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Wednesday November 10, 2010

Queer Kissing Flashmob fails to offend Pope

A campaign orchestrated by gay activists on Facebook to embarrass Pope Benedict XVI on his 32-hour visit to Spain was regarded as a bit of a damp squib on Sunday night when it failed to live up to media hype and pre publicity.

Gay protestors failed to catch the Pope’s eye
Bizarrely and some might say offensively entitled “Queer Kissing Flashmob” the idea had been for thousands of homosexual and lesbian couples to stage a two minute long peaceful ‘kiss-in’ in front of Barcelona’s imposing gothic church of La Sagrada Familia.

As the Pope exited the premises after delivering his service the kiss-in was supposed to commence. Despite a promise to attendant media that as many as 12,000 gay activists would support the initiative, in reality only 200 appeared on the day. By contrast an estimated 250,000 Spanish citizens poured on to the streets of Barcelona hoping to see the pontiff. Seemingly oblivious to the huddle of kissing couples, the elderly man was bustled into his pope mobile and happily set off waving to the adoring throng.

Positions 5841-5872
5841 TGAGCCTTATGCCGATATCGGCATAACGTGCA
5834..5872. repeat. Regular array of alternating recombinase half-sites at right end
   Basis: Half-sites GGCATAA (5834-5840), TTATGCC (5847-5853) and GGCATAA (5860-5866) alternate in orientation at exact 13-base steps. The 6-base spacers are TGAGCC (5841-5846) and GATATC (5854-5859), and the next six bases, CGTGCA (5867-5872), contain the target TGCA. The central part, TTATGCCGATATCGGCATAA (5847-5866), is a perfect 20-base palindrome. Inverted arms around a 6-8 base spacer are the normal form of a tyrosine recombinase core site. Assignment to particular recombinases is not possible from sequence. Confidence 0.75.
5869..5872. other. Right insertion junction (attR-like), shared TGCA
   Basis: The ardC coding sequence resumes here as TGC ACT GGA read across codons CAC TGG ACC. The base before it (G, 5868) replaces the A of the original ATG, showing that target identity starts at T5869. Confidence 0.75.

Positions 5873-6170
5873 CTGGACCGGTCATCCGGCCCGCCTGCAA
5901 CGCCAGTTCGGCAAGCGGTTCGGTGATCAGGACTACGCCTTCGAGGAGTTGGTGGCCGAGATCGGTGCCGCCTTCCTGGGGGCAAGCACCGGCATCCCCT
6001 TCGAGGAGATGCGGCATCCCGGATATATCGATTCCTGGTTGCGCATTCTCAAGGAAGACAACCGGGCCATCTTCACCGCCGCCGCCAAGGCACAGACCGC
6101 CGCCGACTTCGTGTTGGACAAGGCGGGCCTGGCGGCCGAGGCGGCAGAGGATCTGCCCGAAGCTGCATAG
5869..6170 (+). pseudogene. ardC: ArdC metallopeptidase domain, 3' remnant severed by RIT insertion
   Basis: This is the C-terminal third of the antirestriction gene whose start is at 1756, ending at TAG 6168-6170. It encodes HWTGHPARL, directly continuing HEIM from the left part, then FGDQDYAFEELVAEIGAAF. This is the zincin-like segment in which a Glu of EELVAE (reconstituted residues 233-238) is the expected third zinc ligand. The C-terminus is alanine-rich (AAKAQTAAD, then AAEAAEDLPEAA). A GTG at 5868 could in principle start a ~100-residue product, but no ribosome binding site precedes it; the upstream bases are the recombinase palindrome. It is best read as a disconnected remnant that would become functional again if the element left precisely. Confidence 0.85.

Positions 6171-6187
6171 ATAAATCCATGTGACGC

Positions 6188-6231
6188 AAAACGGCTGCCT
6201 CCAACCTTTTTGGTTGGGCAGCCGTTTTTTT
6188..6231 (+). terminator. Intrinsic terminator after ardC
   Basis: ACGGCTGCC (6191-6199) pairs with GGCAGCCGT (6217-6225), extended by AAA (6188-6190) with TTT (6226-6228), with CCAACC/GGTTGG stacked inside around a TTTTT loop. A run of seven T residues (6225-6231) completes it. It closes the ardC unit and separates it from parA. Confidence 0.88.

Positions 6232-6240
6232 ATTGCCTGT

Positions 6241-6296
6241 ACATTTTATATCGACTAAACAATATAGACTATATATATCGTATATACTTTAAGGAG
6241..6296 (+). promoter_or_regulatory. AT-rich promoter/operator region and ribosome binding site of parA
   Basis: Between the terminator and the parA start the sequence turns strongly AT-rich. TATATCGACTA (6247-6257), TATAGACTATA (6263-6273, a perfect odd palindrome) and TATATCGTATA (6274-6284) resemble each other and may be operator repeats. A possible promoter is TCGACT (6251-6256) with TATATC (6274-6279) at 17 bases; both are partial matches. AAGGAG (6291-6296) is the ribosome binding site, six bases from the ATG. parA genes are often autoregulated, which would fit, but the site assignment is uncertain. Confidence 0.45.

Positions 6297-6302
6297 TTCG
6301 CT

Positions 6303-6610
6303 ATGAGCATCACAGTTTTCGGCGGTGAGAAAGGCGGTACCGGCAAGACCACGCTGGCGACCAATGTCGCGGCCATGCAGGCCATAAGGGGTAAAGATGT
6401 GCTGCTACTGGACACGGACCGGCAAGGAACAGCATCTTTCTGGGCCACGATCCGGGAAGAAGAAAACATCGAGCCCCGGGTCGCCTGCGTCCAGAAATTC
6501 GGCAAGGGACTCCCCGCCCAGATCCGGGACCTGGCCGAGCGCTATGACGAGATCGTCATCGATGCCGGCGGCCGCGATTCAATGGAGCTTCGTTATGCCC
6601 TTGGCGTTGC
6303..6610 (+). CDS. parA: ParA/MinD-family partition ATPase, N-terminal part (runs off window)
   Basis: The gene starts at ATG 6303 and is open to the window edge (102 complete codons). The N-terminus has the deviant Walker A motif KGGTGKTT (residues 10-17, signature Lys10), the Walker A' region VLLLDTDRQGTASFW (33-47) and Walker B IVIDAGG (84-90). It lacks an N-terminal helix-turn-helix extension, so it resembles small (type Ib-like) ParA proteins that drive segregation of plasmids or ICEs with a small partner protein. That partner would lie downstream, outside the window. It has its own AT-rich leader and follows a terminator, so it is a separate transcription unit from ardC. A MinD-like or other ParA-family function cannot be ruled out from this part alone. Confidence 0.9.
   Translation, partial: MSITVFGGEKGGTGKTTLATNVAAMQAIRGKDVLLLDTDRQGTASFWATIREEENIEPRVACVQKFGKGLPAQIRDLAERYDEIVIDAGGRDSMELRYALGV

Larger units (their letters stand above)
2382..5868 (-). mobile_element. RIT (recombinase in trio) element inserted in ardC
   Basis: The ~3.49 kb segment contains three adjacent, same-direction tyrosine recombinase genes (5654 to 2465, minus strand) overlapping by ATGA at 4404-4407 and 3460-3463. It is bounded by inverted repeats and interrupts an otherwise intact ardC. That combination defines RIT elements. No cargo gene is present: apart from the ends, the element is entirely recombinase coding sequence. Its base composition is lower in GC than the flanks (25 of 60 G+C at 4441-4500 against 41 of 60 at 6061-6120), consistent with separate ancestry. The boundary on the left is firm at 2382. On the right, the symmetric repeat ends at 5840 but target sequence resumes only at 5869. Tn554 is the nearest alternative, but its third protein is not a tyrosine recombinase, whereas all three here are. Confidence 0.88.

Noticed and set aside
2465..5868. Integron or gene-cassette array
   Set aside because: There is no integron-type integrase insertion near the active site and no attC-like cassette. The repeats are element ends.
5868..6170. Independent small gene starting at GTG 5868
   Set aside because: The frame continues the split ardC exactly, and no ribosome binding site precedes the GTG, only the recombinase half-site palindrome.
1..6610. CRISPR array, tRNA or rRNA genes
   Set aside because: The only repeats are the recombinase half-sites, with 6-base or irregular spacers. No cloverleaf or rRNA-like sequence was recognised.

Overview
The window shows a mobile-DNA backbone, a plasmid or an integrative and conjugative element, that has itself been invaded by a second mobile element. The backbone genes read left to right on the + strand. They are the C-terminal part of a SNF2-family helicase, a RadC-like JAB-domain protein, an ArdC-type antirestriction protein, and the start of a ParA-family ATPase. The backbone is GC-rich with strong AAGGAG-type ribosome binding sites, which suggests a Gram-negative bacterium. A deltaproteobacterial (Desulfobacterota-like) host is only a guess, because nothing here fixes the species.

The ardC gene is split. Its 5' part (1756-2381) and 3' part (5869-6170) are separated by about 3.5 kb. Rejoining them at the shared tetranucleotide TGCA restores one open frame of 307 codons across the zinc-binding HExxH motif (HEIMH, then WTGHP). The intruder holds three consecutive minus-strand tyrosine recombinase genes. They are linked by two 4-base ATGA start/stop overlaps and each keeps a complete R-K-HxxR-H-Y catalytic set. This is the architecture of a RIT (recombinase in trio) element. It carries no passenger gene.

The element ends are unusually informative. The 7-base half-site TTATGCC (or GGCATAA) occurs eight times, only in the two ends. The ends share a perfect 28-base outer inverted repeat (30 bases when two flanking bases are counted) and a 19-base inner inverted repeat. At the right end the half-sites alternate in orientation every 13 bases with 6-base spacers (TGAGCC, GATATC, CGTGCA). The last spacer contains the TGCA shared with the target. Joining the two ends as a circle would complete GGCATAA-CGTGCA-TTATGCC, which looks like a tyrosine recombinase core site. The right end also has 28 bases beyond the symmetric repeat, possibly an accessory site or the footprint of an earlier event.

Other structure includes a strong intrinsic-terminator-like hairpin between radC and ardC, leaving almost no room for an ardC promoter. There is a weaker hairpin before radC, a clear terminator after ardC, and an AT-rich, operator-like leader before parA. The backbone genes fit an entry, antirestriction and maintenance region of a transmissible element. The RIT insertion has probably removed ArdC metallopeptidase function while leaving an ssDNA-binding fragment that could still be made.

But the Pope, whose hard hitting speech at La Sagrada Familia church focused on family values and condemned Spain’s “aggressive secularism,” managed to upset a number of groups aside from the homosexual lobby. He once again piously reminded women of their duties to the family conceding that they could work while caring for the home but he expressed total disapproval of divorce and abortion.

Despite the fact that 76 per cent of Spaniards consider themselves Catholic, many admitted to resenting the €3.7 to €5 million of tax payers money purportedly spent on security and logistics for the papal visit. Critics claimed that it was a shameful waste of government funds when the country was in economic meltdown with 20 per cent of the population unemployed. The Archbishop of Barcelona countered that at least €500,000 had been raised from public donations towards security for the Pope’s visit.

I wonder if the pensioner Pope ever wearies of his post and sometimes feels the urge to throw in the towel in the face of constant criticism. But then again, as he surveyed the packed crowds in Barcelona on his flying visit to Spain, he most likely convinced himself that if a quarter of a million people turned out just to glimpse him, he must have been doing something right.

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